Samantha Dorsey plays Cosette, and especially as this is her first West End role, she was astounding. Fantastic vocal blend with Valjean and Marius towards the end; and her relationship with Valjean as it developed in Act 2 was tear-jearking. She was the one character on stage I was drawn towards in Valjean's death scene which tells you something; again, she seemed another one of those actors with clear, commanding and natural stage presence.
Liam Tamne as Enjolras was brilliant; again another part I can't really imagine having been played any other way. Crystal clear vocals and he was an obvious leader of the students and whilst on the barricades, probably as much down to his commanding physical presence as anything. The relationships between him and the others were strikingly believable and this made the deaths on the barricades even more tragic. I could have watched him all day; I reckon he's one to look out for in the future.
Craig Mather as Marius was an interesting one. The general consensus from regular Les Mis fans is that he is great and I can't really fault him in terms of fluffing lines or singing bad notes. I just never really warmed to him; there was nothing outstanding that made me glad Valjean had rescued him nor was I blown away by his vocal. Again, he did nothing wrong but unlike most of the other leads, there was no real "wow" moment for me. That said, his chemistry with Danielle Hope and Samantha Dorsey was believable and he handled Eponine's death well.
Special mention to the rest of the fantastic ensemble, and it is perhaps wrong to single out too many individuals, nor is there space. The group numbers of One Day More, Do You Hear the People Sing and Master of the House were real spine-tinglers. The sound created was incredible. But that said, particular stand-outs were Adam Linstead who was instantly recognisable in all of his parts and a fantastic consistently drunk Grantaire! Also to James Winter as Claquesous who was both menacing and scarily convincing as the 'pimp' and as a member of the Thernadiers' gang. A far cry from his wonderfully shy and understated Bob Gaudio in Jersey Boys.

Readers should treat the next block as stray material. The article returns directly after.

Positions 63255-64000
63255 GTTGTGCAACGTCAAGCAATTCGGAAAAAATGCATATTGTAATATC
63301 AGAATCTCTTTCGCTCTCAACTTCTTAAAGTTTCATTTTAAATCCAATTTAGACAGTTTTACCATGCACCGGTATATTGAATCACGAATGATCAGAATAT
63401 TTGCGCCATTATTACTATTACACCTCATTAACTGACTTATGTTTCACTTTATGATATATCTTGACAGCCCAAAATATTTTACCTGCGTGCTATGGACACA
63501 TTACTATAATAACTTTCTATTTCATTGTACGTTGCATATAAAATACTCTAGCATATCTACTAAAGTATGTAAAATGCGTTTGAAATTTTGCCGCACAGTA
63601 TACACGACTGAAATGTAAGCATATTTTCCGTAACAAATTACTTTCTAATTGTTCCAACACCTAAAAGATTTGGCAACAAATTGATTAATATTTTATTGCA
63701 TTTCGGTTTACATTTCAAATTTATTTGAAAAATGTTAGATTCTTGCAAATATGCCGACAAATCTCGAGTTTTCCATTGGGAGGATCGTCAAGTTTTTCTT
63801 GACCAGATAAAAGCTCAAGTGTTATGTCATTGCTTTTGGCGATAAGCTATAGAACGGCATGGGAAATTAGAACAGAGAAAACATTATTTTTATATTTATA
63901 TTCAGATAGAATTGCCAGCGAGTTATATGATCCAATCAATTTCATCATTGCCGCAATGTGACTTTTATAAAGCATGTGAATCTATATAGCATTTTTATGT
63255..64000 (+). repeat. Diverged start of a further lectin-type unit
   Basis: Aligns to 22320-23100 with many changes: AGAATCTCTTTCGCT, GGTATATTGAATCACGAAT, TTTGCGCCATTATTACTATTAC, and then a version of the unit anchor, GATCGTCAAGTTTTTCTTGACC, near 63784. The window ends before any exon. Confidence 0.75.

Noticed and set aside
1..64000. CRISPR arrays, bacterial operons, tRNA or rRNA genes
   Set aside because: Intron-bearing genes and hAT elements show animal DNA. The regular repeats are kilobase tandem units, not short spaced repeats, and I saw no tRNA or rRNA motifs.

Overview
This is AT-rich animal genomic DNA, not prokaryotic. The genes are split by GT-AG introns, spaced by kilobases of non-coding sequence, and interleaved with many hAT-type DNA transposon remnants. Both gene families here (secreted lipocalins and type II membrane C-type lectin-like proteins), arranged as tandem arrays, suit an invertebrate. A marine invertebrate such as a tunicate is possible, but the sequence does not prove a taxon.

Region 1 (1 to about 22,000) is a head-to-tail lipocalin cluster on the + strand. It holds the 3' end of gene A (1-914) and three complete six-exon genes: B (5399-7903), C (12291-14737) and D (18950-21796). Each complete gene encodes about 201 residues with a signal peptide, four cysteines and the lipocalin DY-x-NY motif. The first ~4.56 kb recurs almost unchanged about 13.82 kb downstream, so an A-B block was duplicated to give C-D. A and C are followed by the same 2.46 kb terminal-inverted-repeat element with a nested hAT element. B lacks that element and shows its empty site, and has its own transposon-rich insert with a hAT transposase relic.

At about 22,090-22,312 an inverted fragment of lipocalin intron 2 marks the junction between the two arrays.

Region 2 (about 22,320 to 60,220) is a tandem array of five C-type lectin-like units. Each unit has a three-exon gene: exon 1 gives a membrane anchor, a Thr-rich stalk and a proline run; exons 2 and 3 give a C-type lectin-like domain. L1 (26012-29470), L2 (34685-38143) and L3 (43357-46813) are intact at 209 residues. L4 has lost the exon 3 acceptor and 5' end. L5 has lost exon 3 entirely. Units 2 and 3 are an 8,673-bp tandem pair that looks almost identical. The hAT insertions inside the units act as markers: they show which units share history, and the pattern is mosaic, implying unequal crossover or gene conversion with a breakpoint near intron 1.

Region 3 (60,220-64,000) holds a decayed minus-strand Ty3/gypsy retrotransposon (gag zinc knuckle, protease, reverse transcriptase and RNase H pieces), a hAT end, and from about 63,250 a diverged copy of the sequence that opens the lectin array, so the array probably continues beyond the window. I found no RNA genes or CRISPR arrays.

So there you have it. I left the Queen's rather wishing I could go back in and book for the evening show. At nearly three hours it's perhaps not for the easily distracted but that said, it is extremely engrossing. I recommend it to the stout theatre-goer (if they haven't seen it) or a novice first-timer. The performances, as discussed, are brilliant. If I were to go again, I'd like to perhaps see a few covers on and be able to compare notes. I'm sure they'd take the show up to the same high level.
In the meantime, I'd best be off to search for a new set of adjectives for any more reviews...
At this performance, the cast was:
Geronimo Rauch (Jean Valjean), Tam Mutu (Javert), Sierra Boggess (Fantine), Danielle Hope (Eponine), Cameron Blakely (Thernardier), Katy Secombe (Mme Thernardier), Samantha Dorsey (Cosette), Liam Tamne (Enjolras), Craig Mather (Marius), AJ Callaghan (Old Woman), Mary Cormack (Crone), Andy Coxon (Montparnasse), Shaun Dalton (Foreman/Brujon), Dayle Hodge (Jean Provoire), Chris Holland (Courfeyrac), Sarah Lark (Whore), Adam Linstead (Bishop/Grantaire), Carl Mullaney (Bamatabois), Helen Owen (Whore), Jonny Purchase (Joly), Oliver Saville (Feuilly), Michael Storrs (Lesgles), Phoebe Street (Whore), Nicky Swift (Madame), Robert Vickers (Combeferre), James Winter (Claquesous), Tommy Rodger (Gavroche), Ashley Goldberg (Young Cosette), Georgia Pemberton (Young Eponine)
Also in the cast are James Charlton, Rhidian Marc, George Miller, Sarah O'Connor, Emma Westhead, Anya Evans, Christina Fray, Isabelle Methven, Madeleine Haynes, Ella Owens, Marcus Billany and Jack Costello.